I lick sea salt from my fingers, slide pipis into my mouth, suck the shellfish down my throat. Picture the tentacle-wagging crayfish Riki had once floated into my bath water. Me a city kid, him an East Coast boy from way back. Freaking out, screaming, questioning. Was it a giant cockroach? Get it out!
Later, Riki had taught me how to extricate the delicate white flesh. A taste of heaven, he’d said. Yep.
It’s Matariki. The right time. Ashes escape from the heavy wooden container, float across piles of forestry slash, hover in the bays stillness, descend into Tangaroa’s watery arms. Swirls of grey-silver transforming into ocean-licked blue, rippling against wharf timber, vanishing into salty nothingness. Extinguished.
This is what I’ll remember. Not our final corner, not the squealing, screeching tyres. Not the honking of the oncoming logging truck, fully loaded with Pinus radiata. Not the headlights, dipping and diving like a pair of fleeing demons.
I step out onto the flagstones. The morning light dazzles, while the aromas of breakfast entice me to the table. I sit down on the warmed bench; reach for a hunk of baguette from the woven straw bread basket that overflows with crispy deliciousness. The tiny blue-and-white Moroccan bowls glisten with homemade greengage jam. An exotic pewter coffee pot steams.
Earthenware flowerpots jostle for space around our table. Deep purple morning glories entangle the ancient, curving stonework. We are out on the first floor terrace of this converted pigeon tower. As the sun warms my back, our conversation is muted by the wasps buzzing in the corner around a spiral citronella burner. I jump at the carillon jangle from the nearby medieval bell towers.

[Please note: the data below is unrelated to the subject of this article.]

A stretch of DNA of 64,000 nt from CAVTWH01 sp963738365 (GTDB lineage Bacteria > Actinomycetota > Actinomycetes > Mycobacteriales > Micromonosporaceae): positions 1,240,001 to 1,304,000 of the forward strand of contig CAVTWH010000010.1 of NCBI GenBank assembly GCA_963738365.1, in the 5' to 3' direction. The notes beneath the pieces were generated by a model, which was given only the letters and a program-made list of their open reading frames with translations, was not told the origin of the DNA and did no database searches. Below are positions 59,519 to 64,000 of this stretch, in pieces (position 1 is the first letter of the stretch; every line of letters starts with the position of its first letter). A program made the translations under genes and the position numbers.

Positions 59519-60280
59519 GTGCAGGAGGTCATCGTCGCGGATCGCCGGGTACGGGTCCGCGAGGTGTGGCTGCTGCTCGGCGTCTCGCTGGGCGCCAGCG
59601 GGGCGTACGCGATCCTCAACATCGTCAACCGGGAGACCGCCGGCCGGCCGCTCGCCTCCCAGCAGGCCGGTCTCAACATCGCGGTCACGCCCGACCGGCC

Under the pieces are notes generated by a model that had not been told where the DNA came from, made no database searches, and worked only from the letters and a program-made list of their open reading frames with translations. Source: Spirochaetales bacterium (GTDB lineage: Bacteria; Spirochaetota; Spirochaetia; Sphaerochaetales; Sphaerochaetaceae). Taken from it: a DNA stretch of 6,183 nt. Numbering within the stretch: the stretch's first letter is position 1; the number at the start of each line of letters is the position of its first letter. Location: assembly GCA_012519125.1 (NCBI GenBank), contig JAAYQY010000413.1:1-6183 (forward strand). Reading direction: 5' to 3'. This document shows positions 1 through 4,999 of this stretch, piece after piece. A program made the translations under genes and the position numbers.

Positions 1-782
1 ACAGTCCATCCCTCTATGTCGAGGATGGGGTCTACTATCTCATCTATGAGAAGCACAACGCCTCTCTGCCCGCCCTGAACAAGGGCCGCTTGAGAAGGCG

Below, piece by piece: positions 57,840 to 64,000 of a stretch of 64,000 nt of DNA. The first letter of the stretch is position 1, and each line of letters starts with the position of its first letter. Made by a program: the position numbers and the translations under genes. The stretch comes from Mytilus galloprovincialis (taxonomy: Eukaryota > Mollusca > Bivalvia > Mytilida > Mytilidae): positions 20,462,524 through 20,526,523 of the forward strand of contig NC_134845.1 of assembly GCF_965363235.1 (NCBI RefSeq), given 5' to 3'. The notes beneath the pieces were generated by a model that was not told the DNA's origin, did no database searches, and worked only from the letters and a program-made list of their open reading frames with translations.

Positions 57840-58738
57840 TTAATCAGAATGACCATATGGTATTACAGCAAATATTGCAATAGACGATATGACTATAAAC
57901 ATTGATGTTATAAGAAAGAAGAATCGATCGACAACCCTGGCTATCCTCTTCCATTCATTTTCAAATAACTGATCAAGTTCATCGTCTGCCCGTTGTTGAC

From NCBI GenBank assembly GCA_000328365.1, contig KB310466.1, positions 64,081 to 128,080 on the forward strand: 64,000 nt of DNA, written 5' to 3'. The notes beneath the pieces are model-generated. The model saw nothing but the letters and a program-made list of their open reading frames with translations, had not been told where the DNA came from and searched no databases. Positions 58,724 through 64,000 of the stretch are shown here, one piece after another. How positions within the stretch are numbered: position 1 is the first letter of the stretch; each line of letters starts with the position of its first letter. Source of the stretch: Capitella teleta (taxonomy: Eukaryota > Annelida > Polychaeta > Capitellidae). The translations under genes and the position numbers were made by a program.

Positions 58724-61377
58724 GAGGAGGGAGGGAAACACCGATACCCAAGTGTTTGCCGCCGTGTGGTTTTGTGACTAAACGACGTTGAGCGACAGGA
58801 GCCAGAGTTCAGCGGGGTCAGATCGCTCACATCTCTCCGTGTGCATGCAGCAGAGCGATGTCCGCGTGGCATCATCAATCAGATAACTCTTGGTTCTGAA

Later I’ll descend the spiral stone steps to explore my surroundings. I’ll wander up the steep cobbled streets threading through the ochre and terracotta coloured buildings. I’ll see the hand-painted signs above the quaint little shops. I might smile at the cheerful girls already wiping tables at the pavement cafés.
The earth shook and I reached back, grabbing at grass and dirt. We were out in the backyard, cherries from our tree, muffins and fresh bread on a checked blanket, wine for the adults, juice for the kids. Now we looked around at each other, legs tensed up for a second ready to run — and then nothing.
We all exhaled. “How was that, Hana?” I said to my daughter. “Do you want another one now?” My surly teenager pouted and said, “No,” like some sort of cartoon dog letting out a yap. Ten years back, we’d had the big Christchurch earthquakes — when liquefaction had bubbled out of the ground we were now sitting on.
We’d been looking out at the transforming back yard from our porch. In an attempt to keep things light, my wife, with a three-year-old Hana in her arms, had said, “Well that was a big one, wasn’t it,” and Hana had jiggled up and down, squealed excitedly and said, “Another one. A big one. Another one.”
I pulled my hands back out from the dirt. Under my pinky fingernail among the deep brown of our regenerated topsoil was a tell-tale lighter colour, a small trace of liquefaction even now.
Same Old (notes to self)
The fridge vocalises like a dog: yip yip yip, or yop yop. But I’m the kitchen bitch. Water dripping somewhere invisible and cold, the stop-and-start conduit of the self-defrost function. It’s a boring lexicon lesson, it’s onomatopoeia, it’s whiteware gone beige.